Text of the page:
Dec 21 2017
The Palestinian Authority is heading to another UN battle although it is sure that all the UN battles are lost as no one would help implementing them if they are against the Israeli occupation.
After the US used its veto at the UN Security Council to block the adoption of a resolution condemning President Donald Trump’s recognition of Jerusalem as Israel’s capital, the Palestinian Authority (PA) immediately announced it would turn to the UN General Assembly to seek a vote on the same resolution where the US would not be able to use its veto.
Riyad Al-Maliki, the PA foreign minister, said in a statement: “The member states of the [UN] General Assembly will be asked to vote on the same draft resolution that we presented to the [UN] Security Council, which the US has blocked with the veto. In the General Assembly, the US will not be able to use this privilege.”
Though this would appear to condemn the US decision and defend the status of the holy city, this is not the reality. Egypt – which proposed the draft resolution condemning Trump’s decision on behalf of the Palestinians, the Arab and the Islamic states – could have included the US as a country that violated the international consensus on Jerusalem. This way, the US would not have been able to veto the resolution – paragraph 3 of Article 27 under Chapter V of the UN Charter stipulates that “any member that is a party to a dispute must abstain from voting”.
Instead, the text of the Egyptian, internationally-backed, draft resolution said “any decisions and actions which purport to have altered the character, status or demographic composition of the Holy City of Jerusalem have no legal effect, are null and void and must be rescinded in compliance with relevant resolutions of the Security Council”. This is a very good text, but it is useless as it does not name any country as party to the dispute over the Holy City.
Consensus on the UN General Assembly decision on the US-Jerusalem move is expected but it would not be useful because it is non-binding to the US, which makes this another lost battle by the PA and its allies.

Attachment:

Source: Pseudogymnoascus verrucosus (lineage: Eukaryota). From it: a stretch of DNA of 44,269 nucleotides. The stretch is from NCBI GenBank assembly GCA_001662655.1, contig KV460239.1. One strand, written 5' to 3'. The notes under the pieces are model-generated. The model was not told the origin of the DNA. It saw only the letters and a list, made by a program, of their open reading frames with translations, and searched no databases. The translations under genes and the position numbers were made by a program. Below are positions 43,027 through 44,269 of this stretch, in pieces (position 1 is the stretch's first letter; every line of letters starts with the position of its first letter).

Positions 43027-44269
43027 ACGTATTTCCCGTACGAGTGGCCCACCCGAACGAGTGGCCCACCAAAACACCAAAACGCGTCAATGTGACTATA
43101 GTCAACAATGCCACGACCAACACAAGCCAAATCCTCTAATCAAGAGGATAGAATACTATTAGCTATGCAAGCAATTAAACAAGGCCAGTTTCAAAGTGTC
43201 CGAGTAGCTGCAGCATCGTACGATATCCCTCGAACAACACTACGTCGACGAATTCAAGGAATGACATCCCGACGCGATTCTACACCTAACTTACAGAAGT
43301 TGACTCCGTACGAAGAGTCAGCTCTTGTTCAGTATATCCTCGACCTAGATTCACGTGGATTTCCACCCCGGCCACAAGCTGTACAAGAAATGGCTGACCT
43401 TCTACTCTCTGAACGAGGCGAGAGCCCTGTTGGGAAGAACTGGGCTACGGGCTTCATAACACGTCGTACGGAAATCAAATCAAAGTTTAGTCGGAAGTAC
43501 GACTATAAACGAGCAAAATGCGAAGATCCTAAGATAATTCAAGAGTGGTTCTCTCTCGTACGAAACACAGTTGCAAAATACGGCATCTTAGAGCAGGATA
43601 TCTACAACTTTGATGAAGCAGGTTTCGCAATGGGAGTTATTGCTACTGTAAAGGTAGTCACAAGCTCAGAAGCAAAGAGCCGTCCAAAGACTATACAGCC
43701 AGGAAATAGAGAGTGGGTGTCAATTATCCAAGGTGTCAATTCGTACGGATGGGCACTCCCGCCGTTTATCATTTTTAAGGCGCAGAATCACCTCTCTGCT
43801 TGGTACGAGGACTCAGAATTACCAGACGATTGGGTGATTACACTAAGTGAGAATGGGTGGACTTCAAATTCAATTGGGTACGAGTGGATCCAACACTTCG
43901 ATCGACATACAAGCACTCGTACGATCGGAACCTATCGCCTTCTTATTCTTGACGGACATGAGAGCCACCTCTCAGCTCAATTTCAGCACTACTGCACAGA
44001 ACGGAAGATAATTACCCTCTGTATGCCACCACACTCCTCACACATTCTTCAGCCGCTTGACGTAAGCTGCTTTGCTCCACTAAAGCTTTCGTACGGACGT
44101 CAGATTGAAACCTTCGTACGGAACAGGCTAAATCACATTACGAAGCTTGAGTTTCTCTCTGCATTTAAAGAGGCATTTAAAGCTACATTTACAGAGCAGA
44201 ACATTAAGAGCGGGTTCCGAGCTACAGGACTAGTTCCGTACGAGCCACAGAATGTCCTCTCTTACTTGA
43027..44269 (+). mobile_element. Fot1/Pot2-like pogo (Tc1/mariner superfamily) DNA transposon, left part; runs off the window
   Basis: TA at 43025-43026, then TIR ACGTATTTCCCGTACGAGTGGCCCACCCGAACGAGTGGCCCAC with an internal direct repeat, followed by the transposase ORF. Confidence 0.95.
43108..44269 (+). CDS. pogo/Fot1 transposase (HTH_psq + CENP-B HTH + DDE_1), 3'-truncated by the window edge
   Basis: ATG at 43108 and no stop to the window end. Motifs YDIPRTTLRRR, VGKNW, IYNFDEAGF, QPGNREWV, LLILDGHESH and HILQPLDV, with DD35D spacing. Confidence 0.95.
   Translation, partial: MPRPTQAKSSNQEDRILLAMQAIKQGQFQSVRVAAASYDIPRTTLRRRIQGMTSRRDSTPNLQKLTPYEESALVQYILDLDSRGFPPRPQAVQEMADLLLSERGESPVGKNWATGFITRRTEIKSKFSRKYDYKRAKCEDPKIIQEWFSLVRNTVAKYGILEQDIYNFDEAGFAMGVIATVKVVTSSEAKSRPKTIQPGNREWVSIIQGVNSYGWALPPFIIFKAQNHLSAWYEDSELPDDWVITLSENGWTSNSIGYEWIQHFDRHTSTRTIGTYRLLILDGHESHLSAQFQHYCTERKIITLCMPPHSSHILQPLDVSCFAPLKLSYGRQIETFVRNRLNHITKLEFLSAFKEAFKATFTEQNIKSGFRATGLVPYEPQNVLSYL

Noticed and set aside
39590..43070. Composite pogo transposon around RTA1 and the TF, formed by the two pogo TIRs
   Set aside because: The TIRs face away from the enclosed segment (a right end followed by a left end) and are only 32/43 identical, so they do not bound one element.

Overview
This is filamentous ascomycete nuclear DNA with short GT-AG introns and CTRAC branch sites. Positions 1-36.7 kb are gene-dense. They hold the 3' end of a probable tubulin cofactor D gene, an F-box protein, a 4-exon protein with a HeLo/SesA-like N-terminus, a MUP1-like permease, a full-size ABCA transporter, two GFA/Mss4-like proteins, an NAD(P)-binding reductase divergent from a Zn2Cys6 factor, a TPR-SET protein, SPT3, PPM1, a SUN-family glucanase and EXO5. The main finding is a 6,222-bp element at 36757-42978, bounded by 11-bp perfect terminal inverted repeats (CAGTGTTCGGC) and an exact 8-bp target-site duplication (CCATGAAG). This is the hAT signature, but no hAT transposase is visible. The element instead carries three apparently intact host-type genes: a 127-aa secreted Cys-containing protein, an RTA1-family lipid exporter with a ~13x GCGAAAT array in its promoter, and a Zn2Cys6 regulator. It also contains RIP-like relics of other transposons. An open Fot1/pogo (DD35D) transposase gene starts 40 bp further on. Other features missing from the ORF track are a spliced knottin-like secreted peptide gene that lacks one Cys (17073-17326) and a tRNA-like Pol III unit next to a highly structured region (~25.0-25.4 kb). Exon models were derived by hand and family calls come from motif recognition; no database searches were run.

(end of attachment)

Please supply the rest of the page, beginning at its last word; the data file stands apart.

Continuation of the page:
The PA and its allies insist on going in for lost battles. Dr Abdul-Sattar Qasim, a political analyst and professor of political sciences at Al-Najah University in the occupied West Bank, said that the PA is not taking the side of their people: “They were chosen by the Israeli occupation and proposed for the US to instate them. So their existence is conditional to the support of the US and its allies,” he said.
During the UN Security Council meeting US Representative Nikki Haley noted that the US had given more than $5 billion to the Palestinians since 1994, claiming it was more than any other country. Haley was wrong because Israel is the recipient that receives the highest amount of US foreign aid. Egypt has also been a recipient of US foreign and military aid for decades. Because of this neither the PA nor Egypt are ready to gamble with losing this.
Haley considered the vote of the countries which supported the Egyptian draft resolution as an “insult” to the US and hinted that her country would take revenge for this. “What we witnessed here in the Security Council is an insult. It won’t be forgotten,” she wrote on Twitter. This is also another reason Egypt and the PA are not going in for a battle that embarrasses the US as they cannot bear its hostility.
In another Tweet posted this morning Haley overtly warned the countries which supported Egypt’s “useless” resolution at the UN General Assembly: “When we make a decision, at the will of the American people [at the UN], about where to locate OUR embassy, we don’t expect those we’ve helped to target us,” she wrote. “On Thursday, there’ll be a vote criticising our choice. The US will be taking names,” she warned.
In a letter sent to the representatives of the UN member states, a copy of which sent to the Israeli newspaper Haaretz, Haley made it clearer: “The president will be watching this vote carefully and has requested I report back on those who voted against us. Thank you for your consideration, and please do not hesitate to contact my team with any questions or concerns.”
The views expressed in this article are the author's own and do not necessarily reflect Days of Palestine’s editorial policy.
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